Who’s afraid of the Great White? Almost everybody. Why? Because of that movie classic “Jaws”. In reality the Great White is not as fearsome as one may believe. Movies tend to have a large influence on us. Larger than you would expect. Animation movies can also influence us: after the release of Finding Nemo, clownfish popularity surged. The sequel Finding Dory was released a couple of days ago.
First a little background info on Dory. Dory is a Paracanthurus hepatus, one of the 70 or so species of surgeonfish. These surgeonfish live in coastal waters, coral reefs or rocky bays. You can find them between about 2 and 40 meters. Adults are up to 30 cm long. They live solitary, in couples or in small schools of about a dozen. Very rarely they form larger schools. Dory uses her sharp teeth to scrape algae from rocks and corals. This not only sustains her, but also benefits the wellbeing of a coral. Grazing is what keeps algae at bay, preventing them from overgrowing the coral reefs. The reef provides shelter from predators like tuna, sharks and groupers.
As we mentioned before, many more clownfish were sold after Finding Nemo was released. About half of them were taken from the ocean. The other half was bred in aquaria. If Finding Dory has the same consequences as Finding Nemo, the sale of this species of surgeonfish will peak. Unfortunately Dory will not (yet) breed in captivity, which means that many will have to be caught in the wild. Most American marine fish for the aquarium trade are caught with cyanide. Cyanide sedates fish, making them easier to catch. But it also damages corals. For each caught fish, about 85 cm2 (about 15 sq. inches) of coral reef is destroyed. That’s something we should be worried about. Less Dories also means more room for algae to grow and overrun corals.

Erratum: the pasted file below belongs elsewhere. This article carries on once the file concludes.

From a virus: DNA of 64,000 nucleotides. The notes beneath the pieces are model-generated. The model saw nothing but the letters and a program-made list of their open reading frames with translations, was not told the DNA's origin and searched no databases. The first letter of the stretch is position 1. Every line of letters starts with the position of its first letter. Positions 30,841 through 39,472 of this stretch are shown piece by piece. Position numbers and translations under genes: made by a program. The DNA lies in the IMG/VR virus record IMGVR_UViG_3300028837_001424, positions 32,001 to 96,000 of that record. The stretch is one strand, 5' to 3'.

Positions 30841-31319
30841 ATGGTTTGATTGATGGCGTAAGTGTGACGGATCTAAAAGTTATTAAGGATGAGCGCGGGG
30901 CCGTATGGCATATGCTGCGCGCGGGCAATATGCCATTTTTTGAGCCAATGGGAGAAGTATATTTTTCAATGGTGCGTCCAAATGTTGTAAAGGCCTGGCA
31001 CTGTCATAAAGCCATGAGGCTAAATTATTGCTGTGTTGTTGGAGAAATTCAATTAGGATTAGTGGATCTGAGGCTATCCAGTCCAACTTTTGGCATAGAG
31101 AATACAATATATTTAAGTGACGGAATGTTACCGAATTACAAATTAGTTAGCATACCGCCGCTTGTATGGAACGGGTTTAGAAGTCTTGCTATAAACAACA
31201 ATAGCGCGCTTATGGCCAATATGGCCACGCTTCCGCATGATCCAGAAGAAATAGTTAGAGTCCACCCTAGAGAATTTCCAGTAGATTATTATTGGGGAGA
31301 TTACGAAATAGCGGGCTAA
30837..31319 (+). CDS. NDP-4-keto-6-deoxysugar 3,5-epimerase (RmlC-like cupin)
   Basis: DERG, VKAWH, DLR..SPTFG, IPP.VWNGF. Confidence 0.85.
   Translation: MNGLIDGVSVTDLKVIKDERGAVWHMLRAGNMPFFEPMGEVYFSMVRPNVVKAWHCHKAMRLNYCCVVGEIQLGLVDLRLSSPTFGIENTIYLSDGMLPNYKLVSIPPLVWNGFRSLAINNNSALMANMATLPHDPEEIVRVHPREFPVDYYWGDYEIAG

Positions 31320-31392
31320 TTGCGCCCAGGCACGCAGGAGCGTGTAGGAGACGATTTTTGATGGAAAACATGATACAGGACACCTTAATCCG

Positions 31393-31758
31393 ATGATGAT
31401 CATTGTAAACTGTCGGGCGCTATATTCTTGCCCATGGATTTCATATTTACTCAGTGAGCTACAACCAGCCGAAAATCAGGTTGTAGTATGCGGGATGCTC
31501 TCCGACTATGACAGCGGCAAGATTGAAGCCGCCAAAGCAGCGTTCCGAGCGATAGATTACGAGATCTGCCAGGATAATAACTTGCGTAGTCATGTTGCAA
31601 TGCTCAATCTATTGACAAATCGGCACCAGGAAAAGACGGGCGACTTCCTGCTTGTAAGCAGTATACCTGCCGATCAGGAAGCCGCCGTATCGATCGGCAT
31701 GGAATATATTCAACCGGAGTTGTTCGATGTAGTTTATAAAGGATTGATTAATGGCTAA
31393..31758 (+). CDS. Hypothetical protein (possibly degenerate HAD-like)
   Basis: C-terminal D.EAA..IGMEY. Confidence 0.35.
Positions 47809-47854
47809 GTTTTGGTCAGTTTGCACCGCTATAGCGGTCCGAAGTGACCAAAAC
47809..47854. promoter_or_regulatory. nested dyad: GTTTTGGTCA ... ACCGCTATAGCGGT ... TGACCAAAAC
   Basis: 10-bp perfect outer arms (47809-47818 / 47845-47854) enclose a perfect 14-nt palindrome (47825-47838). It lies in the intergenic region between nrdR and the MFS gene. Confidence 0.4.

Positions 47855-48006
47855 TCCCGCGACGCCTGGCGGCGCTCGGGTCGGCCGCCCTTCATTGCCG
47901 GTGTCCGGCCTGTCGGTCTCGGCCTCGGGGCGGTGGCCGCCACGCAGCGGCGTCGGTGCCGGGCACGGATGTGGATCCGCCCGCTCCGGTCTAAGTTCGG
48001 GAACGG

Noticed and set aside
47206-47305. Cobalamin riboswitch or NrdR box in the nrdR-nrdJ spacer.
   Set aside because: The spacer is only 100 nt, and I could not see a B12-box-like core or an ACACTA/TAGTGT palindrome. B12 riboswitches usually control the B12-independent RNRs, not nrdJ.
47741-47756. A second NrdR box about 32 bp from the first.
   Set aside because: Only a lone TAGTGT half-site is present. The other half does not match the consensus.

Therefore it is important to keep Dory where she belongs: in the ocean. A petition has started to move Disney to give some attention to this issue in their trailers etc. Sign this petion to keep Dory in the ocean and to save reefs!
Luckily this long awaited sequel can also save our reefs. After Finding Nemo, people had a better understanding of our impact on oceans. Finding Dory can also provide such an improvement of awareness, as long as we can enjoy Dory in the ocean instead of in aquaria. So go enjoy this movie and experience this surgeonfish in its natural habitat, the Indo-Pacific ocean!